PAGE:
Membro:loralu
Título:Unfinished Business: Women Men Work Family
Autores:Anne-Marie Slaughter (Autor)
Informação:Random House Trade Paperbacks (2016), Edition: Reprint, 368 pages
Coleções:Sua biblioteca
Avaliação:****
Etiquetas:Nenhum(a)

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Unfinished Business: Women Men Work Family de Anne-Marie Slaughter (2015)

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Exibindo 5 de 5
Loved this book for calling out real life problems and the probable solutions in the most candid manner. My initial thought was this is just another book on feminism , was pleasantly surprised to see that it was much more than that.
It is a book on what our notions on equality are and what it should really be. The author has managed to give a fresh perspective of feminism that includes men as opposed to doing it all on our own. A workplace that values work and family equally sounds utopian but doesn’t seem that impractical. Much to learn from this book and definitely worth a read by everybody who has ever had to ponder on the big question of work-life balance (or fit, as this book suggests)!
( )
  rrkreads | Jun 15, 2020 |
This book taught me that I'm not supposed to say "Stay at Home Dad" but instead say "Full time Parent". I also learned that I am both a role model and looked down on by other guys because my wife works full time while I watch the kids. It did recognize though that women are encouraged to be anything they want but that men are not encouraged to take up what is seen as traditionally women's roles (parenting, nursing, teaching). Mostly though this book is geared towards working women.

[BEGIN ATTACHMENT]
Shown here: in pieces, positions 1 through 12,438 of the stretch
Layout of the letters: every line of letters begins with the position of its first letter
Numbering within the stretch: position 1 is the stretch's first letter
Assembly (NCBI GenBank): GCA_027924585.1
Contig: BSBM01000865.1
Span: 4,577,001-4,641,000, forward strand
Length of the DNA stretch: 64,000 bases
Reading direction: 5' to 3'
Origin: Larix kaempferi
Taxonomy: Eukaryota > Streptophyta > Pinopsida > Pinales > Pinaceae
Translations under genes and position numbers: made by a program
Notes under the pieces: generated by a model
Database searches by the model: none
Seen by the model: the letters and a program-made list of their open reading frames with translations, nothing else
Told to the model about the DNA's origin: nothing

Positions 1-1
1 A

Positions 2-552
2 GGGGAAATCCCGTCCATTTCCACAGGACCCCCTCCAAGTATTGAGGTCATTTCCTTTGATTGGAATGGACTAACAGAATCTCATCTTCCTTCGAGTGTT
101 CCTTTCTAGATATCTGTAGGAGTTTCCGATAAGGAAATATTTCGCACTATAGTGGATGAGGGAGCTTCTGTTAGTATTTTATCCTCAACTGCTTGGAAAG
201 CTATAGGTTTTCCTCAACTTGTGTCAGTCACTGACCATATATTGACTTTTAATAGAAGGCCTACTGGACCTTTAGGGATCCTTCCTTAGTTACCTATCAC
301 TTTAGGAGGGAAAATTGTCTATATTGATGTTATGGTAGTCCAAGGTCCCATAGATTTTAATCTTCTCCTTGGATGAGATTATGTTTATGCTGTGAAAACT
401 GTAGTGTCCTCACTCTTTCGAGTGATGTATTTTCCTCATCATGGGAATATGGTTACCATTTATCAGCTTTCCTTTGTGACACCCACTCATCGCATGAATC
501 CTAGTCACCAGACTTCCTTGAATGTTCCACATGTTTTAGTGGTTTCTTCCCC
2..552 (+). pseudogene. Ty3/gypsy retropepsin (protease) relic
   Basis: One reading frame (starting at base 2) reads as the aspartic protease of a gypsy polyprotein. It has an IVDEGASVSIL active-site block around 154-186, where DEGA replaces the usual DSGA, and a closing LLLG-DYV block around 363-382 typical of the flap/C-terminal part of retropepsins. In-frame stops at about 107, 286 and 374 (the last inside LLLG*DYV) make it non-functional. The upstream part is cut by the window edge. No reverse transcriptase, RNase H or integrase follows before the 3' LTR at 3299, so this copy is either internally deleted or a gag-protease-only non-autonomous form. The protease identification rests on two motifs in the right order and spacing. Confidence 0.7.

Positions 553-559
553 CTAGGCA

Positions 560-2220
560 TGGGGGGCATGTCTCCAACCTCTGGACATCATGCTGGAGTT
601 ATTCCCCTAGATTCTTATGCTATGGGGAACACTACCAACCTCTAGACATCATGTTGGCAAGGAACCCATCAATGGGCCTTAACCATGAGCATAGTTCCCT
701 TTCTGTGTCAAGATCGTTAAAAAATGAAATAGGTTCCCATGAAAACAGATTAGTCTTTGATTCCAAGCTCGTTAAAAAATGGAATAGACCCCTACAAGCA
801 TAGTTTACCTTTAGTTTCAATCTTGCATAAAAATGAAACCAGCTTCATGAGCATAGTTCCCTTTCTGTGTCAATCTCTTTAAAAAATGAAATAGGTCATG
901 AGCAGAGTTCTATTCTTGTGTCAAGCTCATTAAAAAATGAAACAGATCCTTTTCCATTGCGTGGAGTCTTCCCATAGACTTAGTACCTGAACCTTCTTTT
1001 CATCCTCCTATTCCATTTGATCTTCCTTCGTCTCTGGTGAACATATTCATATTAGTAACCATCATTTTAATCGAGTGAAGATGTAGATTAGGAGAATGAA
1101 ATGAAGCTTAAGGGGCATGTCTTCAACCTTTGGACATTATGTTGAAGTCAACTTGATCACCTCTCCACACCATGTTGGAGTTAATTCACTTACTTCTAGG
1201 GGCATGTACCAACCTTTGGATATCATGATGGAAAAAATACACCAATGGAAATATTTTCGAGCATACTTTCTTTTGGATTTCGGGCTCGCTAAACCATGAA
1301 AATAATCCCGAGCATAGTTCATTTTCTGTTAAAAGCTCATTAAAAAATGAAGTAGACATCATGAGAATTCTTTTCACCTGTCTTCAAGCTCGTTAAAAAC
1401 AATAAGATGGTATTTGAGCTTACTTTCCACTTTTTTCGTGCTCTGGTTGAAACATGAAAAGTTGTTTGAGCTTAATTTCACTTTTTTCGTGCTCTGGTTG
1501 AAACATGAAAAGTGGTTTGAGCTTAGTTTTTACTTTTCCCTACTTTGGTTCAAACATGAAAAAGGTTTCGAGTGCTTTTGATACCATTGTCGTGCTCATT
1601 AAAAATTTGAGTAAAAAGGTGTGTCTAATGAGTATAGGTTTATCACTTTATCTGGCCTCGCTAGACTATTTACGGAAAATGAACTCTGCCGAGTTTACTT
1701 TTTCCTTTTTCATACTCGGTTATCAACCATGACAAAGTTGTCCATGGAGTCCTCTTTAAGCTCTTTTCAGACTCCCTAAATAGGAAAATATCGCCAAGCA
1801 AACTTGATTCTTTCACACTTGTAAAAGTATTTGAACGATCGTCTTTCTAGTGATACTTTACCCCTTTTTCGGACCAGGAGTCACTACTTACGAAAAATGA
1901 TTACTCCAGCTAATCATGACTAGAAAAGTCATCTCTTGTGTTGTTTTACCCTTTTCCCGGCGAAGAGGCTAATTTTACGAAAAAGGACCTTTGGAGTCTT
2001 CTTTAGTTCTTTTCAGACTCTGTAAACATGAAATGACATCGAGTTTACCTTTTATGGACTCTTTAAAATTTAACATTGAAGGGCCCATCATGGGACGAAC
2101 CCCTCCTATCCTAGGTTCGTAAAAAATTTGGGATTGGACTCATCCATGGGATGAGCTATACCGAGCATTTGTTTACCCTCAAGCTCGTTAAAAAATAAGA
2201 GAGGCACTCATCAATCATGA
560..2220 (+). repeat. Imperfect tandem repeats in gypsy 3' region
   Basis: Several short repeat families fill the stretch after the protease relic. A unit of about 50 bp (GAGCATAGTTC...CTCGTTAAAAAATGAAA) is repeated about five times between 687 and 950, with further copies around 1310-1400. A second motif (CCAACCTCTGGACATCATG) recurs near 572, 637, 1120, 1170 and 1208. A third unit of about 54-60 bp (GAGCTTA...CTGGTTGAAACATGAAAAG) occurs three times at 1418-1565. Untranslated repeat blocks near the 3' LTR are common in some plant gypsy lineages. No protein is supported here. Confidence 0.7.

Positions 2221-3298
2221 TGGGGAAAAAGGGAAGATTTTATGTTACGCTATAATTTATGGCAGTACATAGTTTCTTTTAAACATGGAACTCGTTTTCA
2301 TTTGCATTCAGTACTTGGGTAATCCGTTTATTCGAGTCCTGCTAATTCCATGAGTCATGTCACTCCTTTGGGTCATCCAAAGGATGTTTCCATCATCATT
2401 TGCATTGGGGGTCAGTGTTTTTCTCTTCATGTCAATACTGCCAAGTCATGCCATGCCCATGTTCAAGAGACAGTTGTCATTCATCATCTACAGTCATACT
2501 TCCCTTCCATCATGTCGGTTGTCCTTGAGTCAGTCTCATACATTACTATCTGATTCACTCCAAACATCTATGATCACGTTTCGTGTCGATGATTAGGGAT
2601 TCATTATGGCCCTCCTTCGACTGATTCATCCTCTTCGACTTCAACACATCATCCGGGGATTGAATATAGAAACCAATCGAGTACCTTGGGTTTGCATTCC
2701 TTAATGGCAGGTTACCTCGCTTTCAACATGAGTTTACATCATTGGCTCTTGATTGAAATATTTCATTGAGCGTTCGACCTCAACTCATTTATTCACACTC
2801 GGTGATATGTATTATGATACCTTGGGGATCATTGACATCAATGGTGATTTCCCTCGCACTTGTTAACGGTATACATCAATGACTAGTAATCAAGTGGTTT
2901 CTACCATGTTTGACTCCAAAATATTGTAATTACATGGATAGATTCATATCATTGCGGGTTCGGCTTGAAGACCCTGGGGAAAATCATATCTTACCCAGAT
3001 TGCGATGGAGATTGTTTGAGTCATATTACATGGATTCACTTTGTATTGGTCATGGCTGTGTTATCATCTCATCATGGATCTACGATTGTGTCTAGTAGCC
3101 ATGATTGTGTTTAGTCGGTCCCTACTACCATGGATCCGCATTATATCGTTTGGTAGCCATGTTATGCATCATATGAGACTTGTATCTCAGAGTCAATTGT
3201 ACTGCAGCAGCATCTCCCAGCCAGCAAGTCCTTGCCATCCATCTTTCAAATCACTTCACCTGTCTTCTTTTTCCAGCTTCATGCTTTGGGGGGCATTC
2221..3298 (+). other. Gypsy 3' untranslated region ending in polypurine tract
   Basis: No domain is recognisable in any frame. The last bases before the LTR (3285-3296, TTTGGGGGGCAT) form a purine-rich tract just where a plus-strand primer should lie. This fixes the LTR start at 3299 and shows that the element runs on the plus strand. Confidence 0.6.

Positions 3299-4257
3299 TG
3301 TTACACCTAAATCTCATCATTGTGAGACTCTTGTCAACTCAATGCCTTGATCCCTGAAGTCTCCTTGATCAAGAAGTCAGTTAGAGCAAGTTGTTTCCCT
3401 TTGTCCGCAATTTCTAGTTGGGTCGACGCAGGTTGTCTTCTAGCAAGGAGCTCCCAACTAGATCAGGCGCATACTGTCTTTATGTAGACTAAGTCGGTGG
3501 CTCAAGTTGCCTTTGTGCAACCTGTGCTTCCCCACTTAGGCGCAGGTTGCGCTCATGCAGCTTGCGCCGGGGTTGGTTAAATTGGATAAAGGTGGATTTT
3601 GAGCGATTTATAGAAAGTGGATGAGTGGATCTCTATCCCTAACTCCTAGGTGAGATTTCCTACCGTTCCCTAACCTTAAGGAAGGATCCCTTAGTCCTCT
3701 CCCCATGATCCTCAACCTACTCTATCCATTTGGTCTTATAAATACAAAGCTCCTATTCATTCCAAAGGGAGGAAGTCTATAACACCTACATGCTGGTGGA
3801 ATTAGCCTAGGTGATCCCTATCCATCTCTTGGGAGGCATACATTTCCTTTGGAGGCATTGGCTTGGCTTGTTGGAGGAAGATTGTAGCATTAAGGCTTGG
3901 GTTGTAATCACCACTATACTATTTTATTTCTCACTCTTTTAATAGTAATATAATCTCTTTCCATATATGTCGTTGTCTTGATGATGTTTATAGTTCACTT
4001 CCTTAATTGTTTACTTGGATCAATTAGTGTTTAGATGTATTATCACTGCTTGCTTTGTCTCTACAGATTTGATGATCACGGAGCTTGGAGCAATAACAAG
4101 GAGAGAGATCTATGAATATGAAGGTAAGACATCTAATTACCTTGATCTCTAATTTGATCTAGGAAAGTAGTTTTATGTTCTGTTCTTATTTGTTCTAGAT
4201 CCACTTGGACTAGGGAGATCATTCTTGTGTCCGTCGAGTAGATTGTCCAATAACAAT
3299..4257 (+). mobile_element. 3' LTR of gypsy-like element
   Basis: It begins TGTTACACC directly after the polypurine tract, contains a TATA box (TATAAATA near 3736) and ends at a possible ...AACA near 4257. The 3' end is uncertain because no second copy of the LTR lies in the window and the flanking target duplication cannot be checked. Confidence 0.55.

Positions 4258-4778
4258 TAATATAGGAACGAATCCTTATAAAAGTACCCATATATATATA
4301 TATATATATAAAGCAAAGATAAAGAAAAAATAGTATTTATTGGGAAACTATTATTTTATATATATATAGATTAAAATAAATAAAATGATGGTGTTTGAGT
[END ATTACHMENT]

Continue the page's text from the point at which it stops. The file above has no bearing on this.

Most annoying thing I learned though is that the author wrote an article for The Atlantic. I know this because it is mentioned every other page. ( )
  nmorse | Dec 3, 2019 |
The idea at the core of this book is not the inequality of women and men in the workplace, but the unequal value American society places on competition (ambition, putting oneself first, breadwinning) and care (providing care for children, aging parents, other family members or friends). Both types of work are equally necessary, but work that generates income is more respected and has more prestige; care work - paid or unpaid - is significantly undervalued and under-appreciated, in no small part because it has traditionally been women's work.

In order to create a more equal, caring society - one that truly does value human capital (the children are our future!) - we must see both competition and care as equally valuable. Individual employers can help by creating more flexible policies for both men and women, and evaluating workers on their output, not simply the number of hours they spend at the office. The government can help by strengthening our (weak, compared to most other countries) social safety net with paid parental leave and high-quality daycare and preschool.